V-E Day was observed on May 8, 1945, in Great Britain, Western Europe, the United States and Australia, and on May 9 in the Soviet Union and New Zealand.

V-E Day commemorates the unconditional surrender of Nazi Germany to the Allied forces in 1945, ending World War II in Europe. With their power-mad Fuhrer, Adolf Hitler, dead by his own hand, German military leaders signed surrender documents at several locations in Europe on May 7, capitulating to each of their victorious foes. Germany’s partner in fascism, Italy, had switched sides in 1943, though many Italians continued to fight alongside their German comrades in Italy.

Significance of V-E Day

For just over five years and eight months a war had been raging in Europe that began with Germany’s invasion of Poland on September 1, 1939. By the summer of 1941, the military of Germany’s fascist dictator Adolf Hitler had conquered or subdued virtually all of Europe from Spain’s eastern border to the western border of the Soviet Union. Italy, under the control of the fascist Benito Mussolini, was allied with Germany, and the two nations fought against the British (and later the Americans) in North Africa and Italy.

While still at war with Great Britain Hitler invaded the USSR on June 22, 1941, and on December 11 of that year he declared war on the United States of America, to honor a mutual support pact he had signed with Imperial Japan. The “European War” and the war the Japanese had been fighting in Asia and the Southwest Pacific were now a global conflict — the Second World War. Upon entering the war in December 1941, the United States agreed on a “Europe first” strategy: concentrate on defeating Germany, Italy and their satellites rather than focusing the bulk of men and resources on the war in the Pacific.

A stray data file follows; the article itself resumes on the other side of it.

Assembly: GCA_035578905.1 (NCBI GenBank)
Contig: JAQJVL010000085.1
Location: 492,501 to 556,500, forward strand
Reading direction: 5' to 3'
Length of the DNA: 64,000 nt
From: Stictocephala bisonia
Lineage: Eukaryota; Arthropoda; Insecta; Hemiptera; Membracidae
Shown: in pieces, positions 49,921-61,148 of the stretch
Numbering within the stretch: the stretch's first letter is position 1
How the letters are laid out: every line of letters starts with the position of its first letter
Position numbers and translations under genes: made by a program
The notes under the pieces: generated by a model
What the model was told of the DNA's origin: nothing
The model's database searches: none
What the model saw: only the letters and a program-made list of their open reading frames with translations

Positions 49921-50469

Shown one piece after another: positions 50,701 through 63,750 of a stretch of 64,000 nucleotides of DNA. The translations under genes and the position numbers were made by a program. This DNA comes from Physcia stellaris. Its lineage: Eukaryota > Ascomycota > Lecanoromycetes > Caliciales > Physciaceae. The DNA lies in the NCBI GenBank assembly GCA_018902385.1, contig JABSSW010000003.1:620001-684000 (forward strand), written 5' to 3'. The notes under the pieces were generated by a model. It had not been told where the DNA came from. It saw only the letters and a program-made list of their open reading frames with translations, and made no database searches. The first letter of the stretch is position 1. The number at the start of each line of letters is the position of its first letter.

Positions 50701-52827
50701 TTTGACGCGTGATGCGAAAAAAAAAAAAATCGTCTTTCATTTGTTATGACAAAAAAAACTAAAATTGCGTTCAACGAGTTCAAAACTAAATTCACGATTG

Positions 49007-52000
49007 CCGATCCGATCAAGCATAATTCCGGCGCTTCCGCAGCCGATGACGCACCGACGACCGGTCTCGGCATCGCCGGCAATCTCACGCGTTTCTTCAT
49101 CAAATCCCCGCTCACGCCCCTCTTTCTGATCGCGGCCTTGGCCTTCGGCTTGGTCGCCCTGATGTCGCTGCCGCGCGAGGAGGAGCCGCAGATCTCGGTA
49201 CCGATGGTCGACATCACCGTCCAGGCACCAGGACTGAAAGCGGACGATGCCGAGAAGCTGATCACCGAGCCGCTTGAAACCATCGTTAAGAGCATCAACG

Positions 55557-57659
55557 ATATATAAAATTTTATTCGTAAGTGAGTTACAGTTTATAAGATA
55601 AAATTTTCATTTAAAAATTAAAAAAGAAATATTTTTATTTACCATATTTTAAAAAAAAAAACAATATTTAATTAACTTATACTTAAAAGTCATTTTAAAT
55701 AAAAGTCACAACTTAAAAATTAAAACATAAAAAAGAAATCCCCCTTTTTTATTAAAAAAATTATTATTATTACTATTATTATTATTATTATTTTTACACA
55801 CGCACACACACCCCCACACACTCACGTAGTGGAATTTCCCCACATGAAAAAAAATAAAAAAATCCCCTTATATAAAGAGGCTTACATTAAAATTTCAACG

V-E Day, therefore, marked a major milestone for the Allies but did not end the war — as Allied governments pointedly reminded their citizens. Attention turned to finishing the war against Imperial Japan. Continue reading to see how the news of victory in Europe was received in Allied nations around the world and by front-line troops in Europe and the Asia-Pacific theaters.

May 1945: V-E Day, held to commemorate the official end of Britain’s involvement in World War II, is celebrated by crowds at Trafalgar Square in London on May 8, 1945. (Fred Morley/Fox Photos/Getty Images)

V-E Day 1945 in the British Isles

In London, British Prime Minister Winston Churchill learned of the German surrender at 7:00 a.m. on May 7, but no official announcement was made until 7:40 that evening. The Soviet Union’s premier Josef Stalin wanted to keep to the agreed-upon schedule of holding off on announcements until May 9. Finally, Churchill growled that he was not going to give the Communist leader the satisfaction of holding up the news that was already spreading. (Germany had already informed its people of the surrender.)

Leave a Reply

Please log in using one of these methods to post your comment:

WordPress.com Logo

You are commenting using your WordPress.com account. Log Out /  Change )

Twitter picture

You are commenting using your Twitter account. Log Out /  Change )

Facebook photo

You are commenting using your Facebook account. Log Out /  Change )

Connecting to %s

%d bloggers like this: